A plodding recovery, weak macroeconomic conditions, and dim growth prospects continue to challenge the world’s leading retail banks. In response, these banks are taking action to improve their operational effectiveness and productivity.

The most efficient and profitable among them are going a step further. While continuing to achieve gains in efficiency, they are also becoming more customer-centric than their competitors. Often they are developing digital capabilities to address both challenges.

Free registration required to access report.

Bank Failure, Relationship Lending, and Local Economic Performance

June 10, 2014 Comments off

Bank Failure, Relationship Lending, and Local Economic Performance
Source: Federal Reserve Board

Whether bank failures have adverse effects on local economies is an important question for which there is conflicting and relatively scarce evidence. In this study, I use county-level data to examine the effect of bank failures and resolutions on local economies. Using quasi-experimental techniques as well as cross-sectional variation in bank failures, I show that recent bank failures lead to lower income and compensation growth, higher poverty rates, and lower employment. Additionally, I find that the structure of bank resolution appears to be important. Resolutions that include loss-sharing agreements tend to be less deleterious to local economies, supporting the notion that the importance of bank failure to local economies stems from banking and credit relationships. Finally, I show that markets with more inter-bank competition are more strongly affected by bank failure.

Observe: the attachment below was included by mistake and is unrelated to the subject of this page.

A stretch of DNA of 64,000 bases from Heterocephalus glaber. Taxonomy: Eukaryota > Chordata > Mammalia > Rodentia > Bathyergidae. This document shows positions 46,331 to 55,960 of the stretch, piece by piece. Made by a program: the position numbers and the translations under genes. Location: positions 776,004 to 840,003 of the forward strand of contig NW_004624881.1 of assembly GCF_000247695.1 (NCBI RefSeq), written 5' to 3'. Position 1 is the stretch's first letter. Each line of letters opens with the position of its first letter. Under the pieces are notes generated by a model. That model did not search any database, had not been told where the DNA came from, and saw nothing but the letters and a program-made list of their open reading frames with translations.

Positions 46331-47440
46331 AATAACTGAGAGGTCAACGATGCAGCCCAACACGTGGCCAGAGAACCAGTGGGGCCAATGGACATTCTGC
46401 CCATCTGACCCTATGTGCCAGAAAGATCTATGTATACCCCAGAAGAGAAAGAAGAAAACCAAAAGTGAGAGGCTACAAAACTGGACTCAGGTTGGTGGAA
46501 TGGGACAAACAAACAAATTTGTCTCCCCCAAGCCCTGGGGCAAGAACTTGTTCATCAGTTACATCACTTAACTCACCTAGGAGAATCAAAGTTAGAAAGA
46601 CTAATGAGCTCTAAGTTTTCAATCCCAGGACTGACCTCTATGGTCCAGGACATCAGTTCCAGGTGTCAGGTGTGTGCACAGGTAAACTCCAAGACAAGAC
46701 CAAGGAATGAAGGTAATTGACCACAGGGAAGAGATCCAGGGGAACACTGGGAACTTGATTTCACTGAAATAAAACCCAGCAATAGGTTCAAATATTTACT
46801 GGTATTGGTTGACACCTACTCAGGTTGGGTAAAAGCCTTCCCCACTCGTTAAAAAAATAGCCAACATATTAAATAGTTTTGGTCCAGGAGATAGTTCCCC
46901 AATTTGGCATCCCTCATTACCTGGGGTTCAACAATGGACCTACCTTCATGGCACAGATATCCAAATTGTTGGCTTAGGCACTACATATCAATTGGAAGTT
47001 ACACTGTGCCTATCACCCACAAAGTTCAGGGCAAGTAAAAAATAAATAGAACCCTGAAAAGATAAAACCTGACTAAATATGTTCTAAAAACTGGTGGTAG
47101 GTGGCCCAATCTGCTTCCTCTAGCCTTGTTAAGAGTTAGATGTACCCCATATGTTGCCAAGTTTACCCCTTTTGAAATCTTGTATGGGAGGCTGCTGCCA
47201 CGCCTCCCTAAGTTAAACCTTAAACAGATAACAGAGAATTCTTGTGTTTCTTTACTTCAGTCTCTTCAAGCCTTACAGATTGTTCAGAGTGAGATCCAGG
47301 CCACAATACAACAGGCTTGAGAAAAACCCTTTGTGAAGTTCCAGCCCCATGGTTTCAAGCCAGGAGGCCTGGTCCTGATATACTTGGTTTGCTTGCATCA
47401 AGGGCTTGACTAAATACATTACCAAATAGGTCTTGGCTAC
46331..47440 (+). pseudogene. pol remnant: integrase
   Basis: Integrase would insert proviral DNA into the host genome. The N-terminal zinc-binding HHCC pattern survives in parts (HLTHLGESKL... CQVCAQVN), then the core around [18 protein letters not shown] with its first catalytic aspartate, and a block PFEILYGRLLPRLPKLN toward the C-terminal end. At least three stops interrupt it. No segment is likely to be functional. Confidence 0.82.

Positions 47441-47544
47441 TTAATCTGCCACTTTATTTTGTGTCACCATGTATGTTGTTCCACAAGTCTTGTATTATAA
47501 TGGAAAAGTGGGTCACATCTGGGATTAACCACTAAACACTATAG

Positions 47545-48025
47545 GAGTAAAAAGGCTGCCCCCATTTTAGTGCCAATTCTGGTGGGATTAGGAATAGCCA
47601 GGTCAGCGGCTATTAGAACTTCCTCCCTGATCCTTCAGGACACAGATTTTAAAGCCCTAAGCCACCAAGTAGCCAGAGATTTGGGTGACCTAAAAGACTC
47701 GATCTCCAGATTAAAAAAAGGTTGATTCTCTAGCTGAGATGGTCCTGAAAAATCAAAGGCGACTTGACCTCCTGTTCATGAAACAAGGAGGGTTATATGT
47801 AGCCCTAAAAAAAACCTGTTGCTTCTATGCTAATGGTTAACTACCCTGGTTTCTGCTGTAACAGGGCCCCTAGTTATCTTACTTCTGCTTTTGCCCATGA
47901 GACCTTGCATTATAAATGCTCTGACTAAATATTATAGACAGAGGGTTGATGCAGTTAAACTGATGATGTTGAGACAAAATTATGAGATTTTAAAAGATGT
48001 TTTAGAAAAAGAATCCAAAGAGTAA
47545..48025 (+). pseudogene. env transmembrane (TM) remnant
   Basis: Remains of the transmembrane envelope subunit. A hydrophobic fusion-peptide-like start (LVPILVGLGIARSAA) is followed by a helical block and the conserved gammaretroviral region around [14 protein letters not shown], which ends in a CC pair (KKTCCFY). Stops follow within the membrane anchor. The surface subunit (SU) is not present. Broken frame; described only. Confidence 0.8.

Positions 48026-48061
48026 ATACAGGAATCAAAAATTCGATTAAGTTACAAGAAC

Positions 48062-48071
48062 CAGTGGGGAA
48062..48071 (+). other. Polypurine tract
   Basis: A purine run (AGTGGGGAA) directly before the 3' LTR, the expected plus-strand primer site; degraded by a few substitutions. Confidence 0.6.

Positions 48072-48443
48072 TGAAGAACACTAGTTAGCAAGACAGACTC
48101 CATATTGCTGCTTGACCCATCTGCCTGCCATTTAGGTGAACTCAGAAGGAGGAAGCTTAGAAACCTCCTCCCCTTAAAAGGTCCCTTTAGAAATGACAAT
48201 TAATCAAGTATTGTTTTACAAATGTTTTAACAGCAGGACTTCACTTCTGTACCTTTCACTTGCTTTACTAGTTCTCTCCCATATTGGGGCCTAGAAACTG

Younger Generations Far More Open to Branchless and Alternative Banks, Accenture Survey Finds

June 2, 2014 Comments off

Younger Generations Far More Open to Branchless and Alternative Banks, Accenture Survey Finds
Source: Accenture

Younger bank customers are nearly twice as likely as older customers to consider switching to a branchless bank and to consider banking with major technology players if those companies offered banking services, according to findings of a survey of nearly 4,000 retail bank customers in the United States and Canada appearing in two new reports by Accenture.

The survey found that 39 percent of customers 18 to 34 years old would consider switching to a branchless bank, compared with 29 percent of customers 35 to 55 and 16 percent of customers over 55.